The new book by the Pulitzer Prize–winning reporter is Short Nights of the Shadow Catcher, in which he tells the epic story of mountaineer and photographer Edward Curtis, ‘the Annie Leibovitz of his time.’ To celebrate the adventurer, Egan picks five must-reads.
By Mark Twain
Travel writing isn't what it used to be, but a young, smart-ass Mark Twain set a standard with his romp through the wacky West, published in 1872, that has rarely been surpassed. By horseback and hoof, Twain takes us from the Mormon Theocracy of Utah to the wide-open craziness in the Sierra mining fields. Twain and his brother get drunk, get skunked, and end up—and one point—naked, with nothing but their own laughter. He may have made up half the account, but it rings true, still.
Riding the Iron Rooster
By Paul Theroux
Here is a year exploring China by train, with Theroux showing off his powers of observation before he came cranky. Weather, culture, weird food, fabulous encounters, and more than a whiff of terrific history.
By Ian Frazier
In a journey of 25,000 miles, Frazier makes flyover country a magical place. Here is Dorothy's Kansas, but also the flatland of Sitting Bull, Bonnie and Clyde, and In Cold Blood. The test of a good travel book is whether you like the author enough to follow along. Frazier, rambling down the open road in his van, is a great companion.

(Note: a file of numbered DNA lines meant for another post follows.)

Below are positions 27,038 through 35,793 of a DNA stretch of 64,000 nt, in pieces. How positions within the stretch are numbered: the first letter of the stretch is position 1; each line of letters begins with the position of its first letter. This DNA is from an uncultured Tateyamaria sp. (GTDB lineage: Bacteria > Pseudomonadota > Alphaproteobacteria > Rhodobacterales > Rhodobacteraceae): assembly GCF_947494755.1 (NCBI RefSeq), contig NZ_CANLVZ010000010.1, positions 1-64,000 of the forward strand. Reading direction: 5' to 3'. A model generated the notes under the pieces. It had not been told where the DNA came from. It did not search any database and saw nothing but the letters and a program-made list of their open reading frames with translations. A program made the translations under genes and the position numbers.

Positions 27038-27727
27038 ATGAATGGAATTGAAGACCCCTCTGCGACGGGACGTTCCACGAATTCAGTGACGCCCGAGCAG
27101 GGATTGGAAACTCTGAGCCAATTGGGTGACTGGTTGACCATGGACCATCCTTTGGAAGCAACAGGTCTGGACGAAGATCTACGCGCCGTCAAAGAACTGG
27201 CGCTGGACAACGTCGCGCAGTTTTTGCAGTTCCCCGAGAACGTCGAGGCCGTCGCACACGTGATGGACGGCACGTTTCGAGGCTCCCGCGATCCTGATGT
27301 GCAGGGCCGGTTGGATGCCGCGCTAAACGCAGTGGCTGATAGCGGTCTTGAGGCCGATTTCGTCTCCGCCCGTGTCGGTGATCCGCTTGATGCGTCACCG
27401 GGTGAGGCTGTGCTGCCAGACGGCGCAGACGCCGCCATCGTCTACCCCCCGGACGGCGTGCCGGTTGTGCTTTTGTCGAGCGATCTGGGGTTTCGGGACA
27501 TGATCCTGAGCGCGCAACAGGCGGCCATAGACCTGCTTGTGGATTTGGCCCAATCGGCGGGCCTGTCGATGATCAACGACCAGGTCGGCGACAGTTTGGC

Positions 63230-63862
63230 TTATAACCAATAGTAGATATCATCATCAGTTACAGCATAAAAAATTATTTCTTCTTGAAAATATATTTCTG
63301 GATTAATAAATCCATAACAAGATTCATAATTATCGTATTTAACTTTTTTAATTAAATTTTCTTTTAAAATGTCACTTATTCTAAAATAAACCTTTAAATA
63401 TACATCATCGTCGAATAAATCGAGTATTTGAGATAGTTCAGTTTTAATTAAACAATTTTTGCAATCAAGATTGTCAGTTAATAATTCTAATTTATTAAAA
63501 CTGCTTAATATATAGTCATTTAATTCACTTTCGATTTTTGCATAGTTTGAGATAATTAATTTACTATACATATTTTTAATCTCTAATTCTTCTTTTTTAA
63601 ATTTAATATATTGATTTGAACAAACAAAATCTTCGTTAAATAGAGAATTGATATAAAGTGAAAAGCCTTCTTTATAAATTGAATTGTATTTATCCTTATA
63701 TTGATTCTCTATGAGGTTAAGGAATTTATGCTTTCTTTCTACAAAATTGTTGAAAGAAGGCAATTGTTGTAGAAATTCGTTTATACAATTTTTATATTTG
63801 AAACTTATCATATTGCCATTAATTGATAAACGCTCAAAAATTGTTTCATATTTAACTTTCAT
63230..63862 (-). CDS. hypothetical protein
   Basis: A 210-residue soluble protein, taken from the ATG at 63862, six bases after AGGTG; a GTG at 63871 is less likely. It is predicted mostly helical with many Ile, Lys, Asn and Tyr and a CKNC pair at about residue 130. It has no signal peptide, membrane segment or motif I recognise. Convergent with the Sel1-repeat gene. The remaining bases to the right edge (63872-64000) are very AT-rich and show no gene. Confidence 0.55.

The Electric Kool-Aid Acid Test
By Tom Wolfe
Not really a travel book in the traditional sense, but I would place this story up there with the great road trips of all time. A cast of iconic 1960s characters—led by the charismatic Ken Kesey—on a pharmacological tour of the Big Land in a painted, psychedelic bus. Wolfe's prose is supercharged, and he has great detail. The book gave rise to the phrase "on the bus—or off it."
By Cheryl Strayed
Well before Oprah sent this book to the stratosphere, I was singing its praises, and not just because I'm rooting for a fellow Pacific Northwesterner. Her funny, sad, sexy slog along the Pacific Crest Trail does what all great travel writing does: gives you a sense of place, but more importantly, a sense of person. As a hiker, I thought Strayed was a knucklehead—but a likable one.